A security vulnerability in an online payment site run by Citibank may be leaving sensitive customer data exposed and leaving the door wide open for crackers.
The flaw in Citibanks c2it.com site enables any logged-in user of the site to access other users accounts and transfer cash, view credit-card and bank data, and even cover his tracks when hes finished.
The vulnerability, known as cross-site scripting, is a common one and has been well-publicized for nearly two years. It involves a flaw in the way dynamically generated Web pages are created that enables an attacker to enter malicious code into form fields and retrieve data from remote Web servers.
The c2it vulnerability was discovered by Dave deVitry, a security researcher who focuses on cross-site scripting problems. He first notified Citibank of the problem in September and published an advisory about C2it to the Bugtraq mailing list Monday.
He said the flaw is relatively simple to exploit—and simpler to fix.
In a longer version of the advisory that is posted on his Web site, deVitry cites two separate attacks that are possible and provides sample scripts for accomplishing them. He also describes how an attacker could potentially mask his actions on c2it by corrupting the sites transaction history page.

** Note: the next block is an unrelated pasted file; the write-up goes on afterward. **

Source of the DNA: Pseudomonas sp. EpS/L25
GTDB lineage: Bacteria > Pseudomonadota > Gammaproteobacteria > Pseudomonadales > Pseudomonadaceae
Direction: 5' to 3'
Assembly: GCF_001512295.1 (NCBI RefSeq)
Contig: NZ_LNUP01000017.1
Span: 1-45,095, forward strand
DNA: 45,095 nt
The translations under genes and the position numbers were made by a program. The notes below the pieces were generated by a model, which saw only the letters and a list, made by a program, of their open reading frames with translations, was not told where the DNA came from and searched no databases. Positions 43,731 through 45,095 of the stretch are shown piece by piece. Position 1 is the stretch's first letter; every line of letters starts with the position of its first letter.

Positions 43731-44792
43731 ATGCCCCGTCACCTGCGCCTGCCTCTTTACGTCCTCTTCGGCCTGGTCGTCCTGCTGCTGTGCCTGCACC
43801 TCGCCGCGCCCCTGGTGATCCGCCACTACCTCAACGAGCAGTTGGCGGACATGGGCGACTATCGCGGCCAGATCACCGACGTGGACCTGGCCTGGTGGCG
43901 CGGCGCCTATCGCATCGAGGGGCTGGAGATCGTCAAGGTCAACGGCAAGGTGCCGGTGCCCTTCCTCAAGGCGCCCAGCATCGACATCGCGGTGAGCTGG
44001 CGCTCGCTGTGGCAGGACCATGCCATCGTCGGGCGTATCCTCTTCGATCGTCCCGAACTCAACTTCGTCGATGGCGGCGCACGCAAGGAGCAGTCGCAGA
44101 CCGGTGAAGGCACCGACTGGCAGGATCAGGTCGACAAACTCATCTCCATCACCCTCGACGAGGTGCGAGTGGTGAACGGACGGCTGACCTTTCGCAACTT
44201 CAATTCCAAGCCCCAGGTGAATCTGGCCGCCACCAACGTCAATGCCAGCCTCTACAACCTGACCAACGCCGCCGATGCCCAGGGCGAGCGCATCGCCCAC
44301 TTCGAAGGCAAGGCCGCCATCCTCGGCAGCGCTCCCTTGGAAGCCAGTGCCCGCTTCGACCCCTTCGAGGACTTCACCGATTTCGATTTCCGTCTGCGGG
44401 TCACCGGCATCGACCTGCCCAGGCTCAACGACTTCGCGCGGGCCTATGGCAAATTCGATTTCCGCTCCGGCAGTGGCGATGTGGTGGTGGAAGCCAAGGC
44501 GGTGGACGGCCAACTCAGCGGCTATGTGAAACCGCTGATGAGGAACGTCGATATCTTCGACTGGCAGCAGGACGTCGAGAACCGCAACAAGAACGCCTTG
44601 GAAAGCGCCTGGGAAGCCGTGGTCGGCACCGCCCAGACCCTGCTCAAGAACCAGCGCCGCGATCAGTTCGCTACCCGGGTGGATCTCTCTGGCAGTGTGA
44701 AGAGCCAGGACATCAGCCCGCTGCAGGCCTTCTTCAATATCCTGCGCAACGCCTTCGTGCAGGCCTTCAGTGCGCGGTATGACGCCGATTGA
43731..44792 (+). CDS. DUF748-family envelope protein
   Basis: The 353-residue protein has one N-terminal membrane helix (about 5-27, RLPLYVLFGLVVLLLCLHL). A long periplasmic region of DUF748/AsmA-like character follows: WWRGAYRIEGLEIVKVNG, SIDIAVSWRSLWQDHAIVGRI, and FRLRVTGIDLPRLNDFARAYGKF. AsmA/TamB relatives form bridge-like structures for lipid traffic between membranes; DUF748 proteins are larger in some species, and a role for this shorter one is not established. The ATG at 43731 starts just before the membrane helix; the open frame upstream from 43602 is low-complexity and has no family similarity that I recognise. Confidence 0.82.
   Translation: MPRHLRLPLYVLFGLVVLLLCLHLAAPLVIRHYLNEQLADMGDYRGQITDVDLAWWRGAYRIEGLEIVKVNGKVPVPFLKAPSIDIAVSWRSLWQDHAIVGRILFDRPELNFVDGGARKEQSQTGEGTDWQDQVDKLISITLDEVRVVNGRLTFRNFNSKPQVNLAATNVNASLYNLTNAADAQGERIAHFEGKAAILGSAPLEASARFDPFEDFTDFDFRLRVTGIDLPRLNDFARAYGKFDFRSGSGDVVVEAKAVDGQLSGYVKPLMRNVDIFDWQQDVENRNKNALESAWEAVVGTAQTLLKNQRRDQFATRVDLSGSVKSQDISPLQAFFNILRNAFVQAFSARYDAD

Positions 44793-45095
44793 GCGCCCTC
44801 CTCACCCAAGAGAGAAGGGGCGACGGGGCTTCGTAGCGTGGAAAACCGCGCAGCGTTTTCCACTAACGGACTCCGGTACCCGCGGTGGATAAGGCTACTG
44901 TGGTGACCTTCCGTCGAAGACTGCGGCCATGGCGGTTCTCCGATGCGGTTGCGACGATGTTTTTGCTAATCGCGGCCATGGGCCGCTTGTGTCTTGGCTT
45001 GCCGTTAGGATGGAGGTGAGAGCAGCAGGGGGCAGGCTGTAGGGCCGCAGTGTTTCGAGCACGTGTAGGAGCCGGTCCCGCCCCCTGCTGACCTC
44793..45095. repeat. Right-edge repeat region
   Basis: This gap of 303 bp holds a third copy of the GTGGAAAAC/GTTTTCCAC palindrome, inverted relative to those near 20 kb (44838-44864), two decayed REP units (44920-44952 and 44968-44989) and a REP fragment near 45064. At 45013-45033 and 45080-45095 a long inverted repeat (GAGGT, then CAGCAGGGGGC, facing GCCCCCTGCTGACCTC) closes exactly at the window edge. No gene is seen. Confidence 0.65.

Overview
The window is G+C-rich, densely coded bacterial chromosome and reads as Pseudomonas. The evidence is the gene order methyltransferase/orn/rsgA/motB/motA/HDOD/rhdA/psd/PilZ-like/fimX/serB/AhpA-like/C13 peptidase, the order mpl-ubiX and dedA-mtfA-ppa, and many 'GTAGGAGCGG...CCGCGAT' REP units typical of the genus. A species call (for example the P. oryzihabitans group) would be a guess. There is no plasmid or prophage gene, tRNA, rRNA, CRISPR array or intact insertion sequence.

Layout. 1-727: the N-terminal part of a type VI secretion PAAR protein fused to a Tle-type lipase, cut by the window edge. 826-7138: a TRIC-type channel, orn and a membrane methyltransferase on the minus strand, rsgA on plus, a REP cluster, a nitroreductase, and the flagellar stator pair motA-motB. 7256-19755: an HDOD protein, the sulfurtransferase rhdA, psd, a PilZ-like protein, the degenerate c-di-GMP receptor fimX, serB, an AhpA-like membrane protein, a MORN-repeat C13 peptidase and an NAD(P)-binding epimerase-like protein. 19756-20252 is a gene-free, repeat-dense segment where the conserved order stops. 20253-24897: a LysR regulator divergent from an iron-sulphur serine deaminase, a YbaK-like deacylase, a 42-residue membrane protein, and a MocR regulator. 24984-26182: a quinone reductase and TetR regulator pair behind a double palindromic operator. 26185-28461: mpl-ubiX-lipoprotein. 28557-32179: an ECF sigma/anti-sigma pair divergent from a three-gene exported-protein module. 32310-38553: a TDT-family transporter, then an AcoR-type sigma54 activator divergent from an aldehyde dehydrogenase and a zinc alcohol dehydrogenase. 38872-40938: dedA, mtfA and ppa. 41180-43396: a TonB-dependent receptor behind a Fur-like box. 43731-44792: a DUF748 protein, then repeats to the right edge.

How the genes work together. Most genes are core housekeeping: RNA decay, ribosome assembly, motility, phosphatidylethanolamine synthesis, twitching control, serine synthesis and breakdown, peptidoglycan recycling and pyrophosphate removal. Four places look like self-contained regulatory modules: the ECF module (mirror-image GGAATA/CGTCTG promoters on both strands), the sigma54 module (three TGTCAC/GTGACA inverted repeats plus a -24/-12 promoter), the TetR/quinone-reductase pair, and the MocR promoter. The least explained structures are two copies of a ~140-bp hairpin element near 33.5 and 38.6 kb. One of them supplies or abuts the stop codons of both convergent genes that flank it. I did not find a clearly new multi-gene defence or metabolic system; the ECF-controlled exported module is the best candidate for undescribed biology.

“Security and privacy are the pillars upon which c2it service was built, and we are proud of the innovations we have made to protect members data and personal identities throughout every component of the c2it service,” the statement reads in part.
deVitry recommends that Citibank shut down c2it.com until the issue is fixed and warns users to steer clear of the service until the vulnerability is remedied.
He also said that although Citibank on Tuesday implemented a partial fix for the problem, the companys slow response to such a serious issue is troubling.
“What Im most surprised at is their lack of an aggressive fix for this,” deVitry said. “Of course, they never should have had these holes in the first place. If they missed this simple security hole, imagine what else they could have missed.”
Attempts to reach Citigroup Inc.s Citibank unit for comment were unsuccessful.